Thirty-eight percent of respondents overall are aware of federal or state government services to help smaller businesses get into international trade. In an open-ended question, recommendations for ways the state could facilitate companies’ exporting activities included:
- Seminars and webinars with practical, step-by-step export assistance and guidance
- Tax relief for income and assets tied to demonstrated export activity (e.g., waiver of income tax on export sales); tax credits for market development or attending international trade shows; and similar incentives
- B2B meetings in Connecticut and abroad with top international OEMs to raise awareness of Connecticut’s strong manufacturing supply chain
- Consistent duties for imported and exported products
Overwhelmingly, however, companies surveyed said the best help the state could offer would be to lower the cost of doing business in Connecticut.
Exporting has become an integral part of doing business for many Connecticut companies and is vital to the state’s economy and long-term prosperity.
Since the release of our first international trade survey in 2007, we have seen a steady (and at times acute) increase in the number of export-capable Connecticut companies doing business abroad—from 35% to 71% over a six-year-period. The role that exporting played in buoying Connecticut companies during a deep recession and slow recovery is not lost on the business community and should help guide state and federal public policy and regulatory decisions.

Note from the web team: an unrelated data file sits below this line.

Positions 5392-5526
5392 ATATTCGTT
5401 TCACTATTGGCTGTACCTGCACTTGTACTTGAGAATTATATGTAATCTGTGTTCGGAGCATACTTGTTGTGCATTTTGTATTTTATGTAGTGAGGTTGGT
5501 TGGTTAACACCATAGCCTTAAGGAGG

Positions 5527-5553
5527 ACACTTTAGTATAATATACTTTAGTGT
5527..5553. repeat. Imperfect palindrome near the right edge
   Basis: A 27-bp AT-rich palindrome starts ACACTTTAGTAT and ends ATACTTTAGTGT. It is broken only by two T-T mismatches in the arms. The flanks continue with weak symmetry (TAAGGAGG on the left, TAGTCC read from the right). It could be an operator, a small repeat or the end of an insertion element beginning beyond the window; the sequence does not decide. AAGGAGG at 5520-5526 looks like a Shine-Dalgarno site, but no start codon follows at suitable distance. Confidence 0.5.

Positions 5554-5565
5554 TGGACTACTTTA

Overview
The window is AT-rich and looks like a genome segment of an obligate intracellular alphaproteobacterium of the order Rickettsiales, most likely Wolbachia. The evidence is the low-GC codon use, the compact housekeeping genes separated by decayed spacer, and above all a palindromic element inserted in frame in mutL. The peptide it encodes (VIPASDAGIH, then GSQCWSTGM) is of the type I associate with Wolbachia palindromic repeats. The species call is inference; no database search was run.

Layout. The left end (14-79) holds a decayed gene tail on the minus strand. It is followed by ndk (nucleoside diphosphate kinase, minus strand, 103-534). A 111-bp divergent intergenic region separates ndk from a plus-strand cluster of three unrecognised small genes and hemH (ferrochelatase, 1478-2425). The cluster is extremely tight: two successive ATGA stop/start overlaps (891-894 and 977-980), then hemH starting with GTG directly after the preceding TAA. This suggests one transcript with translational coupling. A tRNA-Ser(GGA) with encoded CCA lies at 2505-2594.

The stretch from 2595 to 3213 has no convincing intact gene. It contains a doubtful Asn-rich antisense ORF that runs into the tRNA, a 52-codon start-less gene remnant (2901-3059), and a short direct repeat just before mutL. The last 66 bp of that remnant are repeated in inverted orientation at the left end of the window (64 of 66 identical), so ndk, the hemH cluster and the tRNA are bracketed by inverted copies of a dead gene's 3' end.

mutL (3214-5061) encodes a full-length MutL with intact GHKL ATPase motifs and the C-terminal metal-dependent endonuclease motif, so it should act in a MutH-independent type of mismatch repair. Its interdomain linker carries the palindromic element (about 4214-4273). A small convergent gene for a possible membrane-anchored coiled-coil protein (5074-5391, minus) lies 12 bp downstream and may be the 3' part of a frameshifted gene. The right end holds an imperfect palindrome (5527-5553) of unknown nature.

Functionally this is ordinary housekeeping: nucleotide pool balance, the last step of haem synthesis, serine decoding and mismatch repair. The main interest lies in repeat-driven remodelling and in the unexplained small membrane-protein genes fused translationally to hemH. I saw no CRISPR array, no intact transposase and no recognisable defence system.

In the near term, the economic slowdown in Europe and Asia poses new challenges for exporters but also underscores the need for Connecticut’s business community to expand its access to growing markets and marshal the full resources of state and federal government export assistance programs. Indeed, there remains tremendous untapped potential for the state’s chief job creators—small and midsize businesses—to enter new markets, increase their share of U.S. exports, and compete for the 95% of customers in the world who live outside the U.S.
1 We surveyed companies most likely to be involved in exporting, i.e., manufacturers; companies engaged in technology, research and development, or natural resource exploration; wholesalers; retailers; agricultural businesses; and larger insurance and financial services providers. A broader survey of companies of all types and sizes would have revealed a smaller proportion of Connecticut’s overall business community engaged in exporting.